IES Blog

Institute of Education Sciences

Building Evidence: What Comes After an Efficacy Study?

Over the years, the Institute of Education Sciences (IES) has funded over 300 studies across its research programs that evaluate the efficacy of specific programs, policies, or practices. This work has contributed significantly to our understanding of the interventions that improve outcomes for students under tightly controlled or ideal conditions. But is this information enough to inform policymakers’ and practitioners’ decisions about whether to adopt an intervention? If not, what should come after an efficacy study?

In October 2016, IES convened a group of experts for a Technical Working Group (TWG) meeting to discuss next steps in building the evidence base after an initial efficacy study, and the specific challenges that are associated with this work. TWGs are meant to encourage stakeholders to discuss the state of research on a topic and/or to identify gaps in research.  

Part of this discussion focused on replication studies and the critical role they play in the evidence-building process. Replication studies are essential for verifying the results of a previous efficacy study and for determining whether interventions are effective when certain aspects of the original study design are altered (for example, testing an intervention with a different population of students). IES has supported replication research since its inception, but there was general consensus that more replications are needed.

TWG participants discussed some of the barriers that may be discouraging researchers from doing this work. One major obstacle is the idea that replication research is somehow less valuable than novel research—a bias that could be limiting the number of replication studies that are funded and published. A related concern is that the field of education lacks a clear framework for conceptualizing and conducting replication studies in ways that advance evidence about beneficial programs, policies and practices (see another recent IES blog post on the topic).

IES provides support for studies to examine the effectiveness of interventions that have prior evidence of efficacy and that are implemented as part of the routine and everyday practice occurring in schools without special support from researchers. However, IES has funded a relatively small number of these studies (14 across both Research Centers). TWG participants discussed possible reasons for this and pointed out several challenges related to replicating interventions under routine conditions in authentic education settings. For instance, certain school-level decisions can pose challenges for conducting high-quality effectiveness studies, such as restricting the length that interventions or professional development can be provided and choosing to offer the intervention to students in the comparison condition. These challenges can result in findings that are influenced more by contextual factors rather than the intervention itself. TWG participants also noted that there is not much demand for this level of evidence, as the distinction between evidence of effectiveness and evidence of efficacy may not be recognized as important by decision-makers in schools and districts.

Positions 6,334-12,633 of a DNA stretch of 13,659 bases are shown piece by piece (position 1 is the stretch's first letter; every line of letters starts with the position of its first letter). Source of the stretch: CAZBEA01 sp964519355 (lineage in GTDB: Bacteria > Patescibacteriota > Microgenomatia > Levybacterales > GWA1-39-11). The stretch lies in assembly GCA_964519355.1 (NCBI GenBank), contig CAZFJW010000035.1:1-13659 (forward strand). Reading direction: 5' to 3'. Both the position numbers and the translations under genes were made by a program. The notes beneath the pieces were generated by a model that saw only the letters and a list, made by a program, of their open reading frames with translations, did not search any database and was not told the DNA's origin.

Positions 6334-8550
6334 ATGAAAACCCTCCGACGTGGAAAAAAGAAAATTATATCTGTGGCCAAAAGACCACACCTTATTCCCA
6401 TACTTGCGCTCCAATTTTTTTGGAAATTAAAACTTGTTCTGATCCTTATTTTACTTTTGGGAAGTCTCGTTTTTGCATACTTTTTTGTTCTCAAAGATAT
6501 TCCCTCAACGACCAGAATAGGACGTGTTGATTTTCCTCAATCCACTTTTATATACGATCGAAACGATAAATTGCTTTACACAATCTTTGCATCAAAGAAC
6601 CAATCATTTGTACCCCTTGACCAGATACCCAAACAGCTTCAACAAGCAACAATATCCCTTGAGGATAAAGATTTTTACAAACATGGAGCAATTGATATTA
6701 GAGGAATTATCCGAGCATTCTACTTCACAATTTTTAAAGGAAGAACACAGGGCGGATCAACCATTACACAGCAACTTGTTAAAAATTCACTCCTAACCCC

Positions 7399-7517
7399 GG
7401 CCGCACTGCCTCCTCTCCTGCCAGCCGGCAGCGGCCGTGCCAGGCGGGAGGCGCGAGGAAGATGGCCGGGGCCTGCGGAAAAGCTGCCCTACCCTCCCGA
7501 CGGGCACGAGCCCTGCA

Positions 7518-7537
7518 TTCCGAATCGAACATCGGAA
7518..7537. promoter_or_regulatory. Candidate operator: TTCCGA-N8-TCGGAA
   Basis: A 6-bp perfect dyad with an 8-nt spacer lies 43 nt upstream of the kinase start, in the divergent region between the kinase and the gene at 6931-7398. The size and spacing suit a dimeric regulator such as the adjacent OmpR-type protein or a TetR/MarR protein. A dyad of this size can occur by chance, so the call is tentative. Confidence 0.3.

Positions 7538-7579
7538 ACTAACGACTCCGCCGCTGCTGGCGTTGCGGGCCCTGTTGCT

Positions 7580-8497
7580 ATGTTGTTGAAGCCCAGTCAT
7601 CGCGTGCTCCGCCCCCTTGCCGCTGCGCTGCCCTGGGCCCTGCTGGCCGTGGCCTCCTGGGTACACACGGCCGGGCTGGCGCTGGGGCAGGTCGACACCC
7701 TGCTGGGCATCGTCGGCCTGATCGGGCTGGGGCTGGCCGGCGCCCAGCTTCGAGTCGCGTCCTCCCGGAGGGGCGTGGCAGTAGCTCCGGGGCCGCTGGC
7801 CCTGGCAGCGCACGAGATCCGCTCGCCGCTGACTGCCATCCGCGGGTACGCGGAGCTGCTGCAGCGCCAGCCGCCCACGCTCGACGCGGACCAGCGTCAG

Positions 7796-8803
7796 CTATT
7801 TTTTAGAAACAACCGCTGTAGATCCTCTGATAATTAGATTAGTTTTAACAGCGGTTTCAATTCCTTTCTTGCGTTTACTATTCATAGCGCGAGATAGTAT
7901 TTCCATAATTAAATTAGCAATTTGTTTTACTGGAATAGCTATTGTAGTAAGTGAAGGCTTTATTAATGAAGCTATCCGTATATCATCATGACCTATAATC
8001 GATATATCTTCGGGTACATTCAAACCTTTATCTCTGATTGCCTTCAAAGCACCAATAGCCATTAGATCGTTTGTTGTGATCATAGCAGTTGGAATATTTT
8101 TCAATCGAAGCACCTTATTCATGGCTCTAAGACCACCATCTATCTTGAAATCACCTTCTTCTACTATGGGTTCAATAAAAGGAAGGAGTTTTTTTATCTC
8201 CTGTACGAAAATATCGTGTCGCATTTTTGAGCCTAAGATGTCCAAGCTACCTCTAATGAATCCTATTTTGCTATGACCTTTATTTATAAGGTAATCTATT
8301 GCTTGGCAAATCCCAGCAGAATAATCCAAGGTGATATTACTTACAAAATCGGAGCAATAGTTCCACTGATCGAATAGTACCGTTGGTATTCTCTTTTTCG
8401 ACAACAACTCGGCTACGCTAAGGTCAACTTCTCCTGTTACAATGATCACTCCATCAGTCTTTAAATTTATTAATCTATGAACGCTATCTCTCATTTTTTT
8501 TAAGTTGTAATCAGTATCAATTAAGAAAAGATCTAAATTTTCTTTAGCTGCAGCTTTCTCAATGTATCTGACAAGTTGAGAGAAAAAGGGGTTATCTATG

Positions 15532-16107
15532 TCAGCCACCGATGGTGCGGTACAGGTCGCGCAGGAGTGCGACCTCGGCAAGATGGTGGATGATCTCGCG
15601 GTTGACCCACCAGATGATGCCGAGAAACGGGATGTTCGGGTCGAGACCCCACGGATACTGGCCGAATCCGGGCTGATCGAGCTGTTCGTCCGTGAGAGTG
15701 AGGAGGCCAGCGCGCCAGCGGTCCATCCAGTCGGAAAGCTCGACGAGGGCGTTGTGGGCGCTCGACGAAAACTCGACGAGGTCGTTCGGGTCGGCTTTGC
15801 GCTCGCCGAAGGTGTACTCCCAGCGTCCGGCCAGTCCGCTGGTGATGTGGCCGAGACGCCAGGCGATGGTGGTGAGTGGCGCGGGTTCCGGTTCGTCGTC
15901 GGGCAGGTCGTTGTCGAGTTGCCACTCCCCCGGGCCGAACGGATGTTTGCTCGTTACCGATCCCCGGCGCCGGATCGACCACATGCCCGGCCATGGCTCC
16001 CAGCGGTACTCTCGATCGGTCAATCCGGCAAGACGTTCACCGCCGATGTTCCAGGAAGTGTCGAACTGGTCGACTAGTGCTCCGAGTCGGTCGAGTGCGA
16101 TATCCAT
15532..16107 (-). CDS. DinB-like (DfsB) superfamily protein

In light of these challenges, TWG participants offered suggestions for what IES could do to further support the advancement of evidence beyond an efficacy study. Some of these recommendations were more technical and focused on changes or clarifications to IES requirements and guidance for specific types of research grants. Other suggestions included:

  • Prioritizing and increasing funding for replication research;
  • Making it clear which IES-funded evaluations are replication studies on the IES website;
  • Encouraging communication and partnerships between researchers and education leaders to increase the appreciation and demand for evidence of effectiveness for important programs, practices, and policies; and
  • Supporting researchers in conducting effectiveness studies to better understand what works for whom and under what conditions, by offering incentives to conduct this work and encouraging continuous improvement.

TWG participants also recommended ways IES could leverage its training programs to promote the knowledge, skills, and habits that researchers need to build an evidence base. For example, IES could emphasize the importance of training in designing and implementing studies to develop and test interventions; create opportunities for postdoctoral fellows and early career researchers to conduct replications; and develop consortiums of institutions to train doctoral students to conduct efficacy, replication, and effectiveness research in ways that will build the evidence base on education interventions that improve student outcomes.

To read a full summary of this TWG discussion, visit the Technical Working Group website or click here to go directly to the report (PDF).

Written by Katie Taylor, National Center for Special Education Research, and Emily Doolittle, National Center for Education Research

The Scoop on Replication Research in Special Education

Replication research may not grab the headlines, but reproducing findings from previous studies is critical for advancing scientific knowledge. Some have raised concerns about whether we conduct a sufficient number of replication studies. This concern has drawn increased attention from scholars in a variety of fields, including special education.

Photo array, top left going clockwise: Therrien, Lemons, Cook, and Coyne

Several special education researchers explored this issue in a recent Special Series on Replication Research in Special Education in the journal, Remedial and Special Education. The articles describe replication concepts and issues, systematically review the state of replication research in special education, and provide recommendations for the field. One finding is that there may be more replication studies than it seems—but authors don’t call them replications.